Some context for Putin's paranoia
A brief history lesson with maps and charts, offering a fairly simple explanation for Putin's obsession with Ukraine in the light of post-Cold War NATO expansion.
Glen Greenwald recently published an essential essay on the Russian-Ukraine war, and the USA’s involvement in contributing to and now perhaps escalating that war: “War Propaganda About Ukraine Becoming More Militaristic, Authoritarian, and Reckless.”
To quote Greenwald’s own tag-text:
“Every useful or pleasing claim about the war, no matter how unverified or subsequently debunked, rapidly spreads, while dissenters are vilified as traitors or Kremlin agents.”
I’ve caught a bit of that already elsewhere — and I no doubt chose my words poorly, for which I do apologize. But before I get to my relatively simple claims, let me also recommend “Before We Start Another War Let's Figure Out Why We Lost The Last One”, by former CIA officer Sam Faddis. He states:
“We just lost a war. Before we start bumbling our way into another one, we ought to figure out why.”
This makes sense to me, but I note that our current mood treats any lack of raging commitment as possible cowardly appeasement and borderline treason.
Finally, and I will discuss his work more below, John Joseph Mearsheimer, former US Air Force officer and the R. Wendell Harrison Distinguished Service Professor at the University of Chicago, predicted our current situation back in 2015. His lecture “The Causes and Consequences of the Ukraine Crisis,” available on YouTube, has aged frightening well: a modern-day prophecy of unerring depth and detail.
In particular, he expressed his concern (roughly, minute 44) that
“the West is leading Ukraine down the primose path — and the end result is, Ukraine is going to be wrecked.”
How so? Explained in his talk, and also his earlier (2014) essay in Foreign Affairs, “Why the Ukraine Crisis Is the West’s Fault,” which held:
The taproot of the trouble is NATO enlargement, the central element of a larger strategy to move Ukraine out of Russia’s orbit and integrate it into the West. At the same time, the EU’s expansion eastward and the West’s backing of the pro-democracy movement in Ukraine—beginning with the Orange Revolution in 2004—were critical elements, too.
Professor Mearsheimer, no one’s hippy-dippy peacenik and a world-renown expert who lives up to his billing, has made thoughtful, detailed, and nuanced arguments that I wish our MSM pundits and senior decision-makers would bother learning about.
My Turn Begins
I want to show and explain fairly simply why Putin seems paranoid about NATO. NATO began in 1949. Six years later, the USSR countered with the Warsaw Pact in 1955. The Berlin Wall fell in 1989. The Warsaw Pact — the USSR counter to NATO — dissolved in 1991. The Cold War was over.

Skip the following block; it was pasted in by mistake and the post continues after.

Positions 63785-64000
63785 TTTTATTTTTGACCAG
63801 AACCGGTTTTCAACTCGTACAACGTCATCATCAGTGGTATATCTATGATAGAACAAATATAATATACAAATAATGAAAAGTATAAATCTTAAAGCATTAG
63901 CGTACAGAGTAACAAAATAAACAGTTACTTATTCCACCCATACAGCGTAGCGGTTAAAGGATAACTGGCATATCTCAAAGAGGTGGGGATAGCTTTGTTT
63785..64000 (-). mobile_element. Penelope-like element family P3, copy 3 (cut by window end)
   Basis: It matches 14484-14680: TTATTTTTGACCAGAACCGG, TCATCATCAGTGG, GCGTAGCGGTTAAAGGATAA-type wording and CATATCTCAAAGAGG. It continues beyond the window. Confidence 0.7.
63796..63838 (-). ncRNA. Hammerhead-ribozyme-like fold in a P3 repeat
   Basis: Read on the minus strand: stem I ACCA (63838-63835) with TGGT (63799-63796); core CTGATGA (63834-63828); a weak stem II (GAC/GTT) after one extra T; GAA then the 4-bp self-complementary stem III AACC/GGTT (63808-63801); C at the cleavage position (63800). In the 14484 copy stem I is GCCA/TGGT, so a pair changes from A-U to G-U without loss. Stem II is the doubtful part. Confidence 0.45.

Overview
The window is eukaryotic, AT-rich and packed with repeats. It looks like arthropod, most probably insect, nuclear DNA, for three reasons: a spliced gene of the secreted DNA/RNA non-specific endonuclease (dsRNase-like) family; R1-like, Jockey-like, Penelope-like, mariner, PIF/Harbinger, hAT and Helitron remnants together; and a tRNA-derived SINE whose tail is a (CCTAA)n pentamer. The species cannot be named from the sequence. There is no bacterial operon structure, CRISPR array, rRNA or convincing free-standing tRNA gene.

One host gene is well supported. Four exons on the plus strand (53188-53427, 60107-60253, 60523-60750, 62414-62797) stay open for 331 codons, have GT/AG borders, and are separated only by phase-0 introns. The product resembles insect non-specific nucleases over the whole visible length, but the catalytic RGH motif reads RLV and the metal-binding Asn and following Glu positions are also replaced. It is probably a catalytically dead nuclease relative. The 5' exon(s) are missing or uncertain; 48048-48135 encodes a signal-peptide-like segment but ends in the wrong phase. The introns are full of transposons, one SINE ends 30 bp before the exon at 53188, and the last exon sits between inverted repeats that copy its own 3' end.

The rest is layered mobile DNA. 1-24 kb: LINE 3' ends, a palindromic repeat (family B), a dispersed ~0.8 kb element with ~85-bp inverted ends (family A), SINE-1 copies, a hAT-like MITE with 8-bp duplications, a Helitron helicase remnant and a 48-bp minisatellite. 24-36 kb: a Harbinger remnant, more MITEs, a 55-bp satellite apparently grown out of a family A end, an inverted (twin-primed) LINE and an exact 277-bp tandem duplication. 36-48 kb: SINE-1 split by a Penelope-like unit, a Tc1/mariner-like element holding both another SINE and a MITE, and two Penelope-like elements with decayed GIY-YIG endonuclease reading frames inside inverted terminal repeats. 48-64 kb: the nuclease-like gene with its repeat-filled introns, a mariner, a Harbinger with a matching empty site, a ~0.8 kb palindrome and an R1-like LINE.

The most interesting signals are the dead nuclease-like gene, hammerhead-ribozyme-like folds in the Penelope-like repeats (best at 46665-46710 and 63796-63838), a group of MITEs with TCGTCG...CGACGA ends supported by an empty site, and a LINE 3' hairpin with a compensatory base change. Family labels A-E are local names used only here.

Let’s have a look at NATO shortly after the Warsaw Pact ended, and the Soviet Union likewise. The different colors show when the member nations joined NATO.
The Soviet Union and the Warsaw Pact, the central reasons for NATO’s existence, no longer existed. This true as of 1991. The nation of Russia itself was considerable weaker. A cratering life expectancy and a trashed economy. But Russia was still understood as a threat to many of the newly independent nations formerly coerced or colonized by the Soviet Union.
So the West at the USA’s urging decided to expand NATO, in no small part to offer some protection to the eastern European nations of Poland, Hungary, Bulgaria, and Romania; the Baltic nations of Estonia, Latvia and Lithuania; and newly formed republics of Slovenia and Slovakia. This accounts for the wave of expansion that took place in 1999, and 2004, under the USA presidencies of Bill Clinton and George W. Bush respectively.
A distinct third wave of NATO expansion took place from 2009 to 2020, largely under the Barrack Obama presidency. It escapes me entirely why the USA entered into NATO article 5 agreements with the Balkans nations of Albania (2009), Croatia (2009), Montenegro (2017), and North Macedonia (2020).
None of these nations can contribute meaningfully to our defense — and I am at loss as to why we should be on the hook for their conflicts. I need further proof that the Balkans will not be the Balkans.
NATO as of 2022
So NATO now has 30 member nations, and a total population somewhere in the neighborhood of 1 billion people. Our maps exclude the USA and Canada, because again our focus is on Europe. Russia claims that conventional military power concerns them more than our “over-the-horizon” capability. The best path for any such military force from the West is through Ukraine firstly, and Belarus secondly.
The Russians — not just Putin, although he has directly stated so — are concerned with defending Russia’s Western border. In other words, an invasion from Europe — with which they have considerable historical experience.
We will get to shortly why Russia might think that West might want to invade them, but let’s a current look at the lead-up to the war: the possibility of Ukraine joining NATO.
If Ukraine were to join NATO, Russia’s western borders would be indefensible. The Cold War ended, the Warsaw Pact ended, but NATO led by the USA continued to encircle Russia.
The USA is the major NATO player, but let’s keep it in Europe anyway. How has Russia been doing in comparison to the major European NATO partners? In terms of population and military strength, we should surely include Turkey and Poland. But my comparison here concerns economic power along with population size— so I will keep it old school: Germany, France, Italy, Spain, and the United Kingdom.
Likewise, since Belarus is essentially part of Russia for political and military purposes, I will add that to the Russian side of the ledger.
Let’s have a look at Life Expectancy (data set from Gapminder.org, CC-BY 4.0).
The major European NATO nations significantly outperform Russia and Belarus. Indeed, Russia is plagued with public health issues.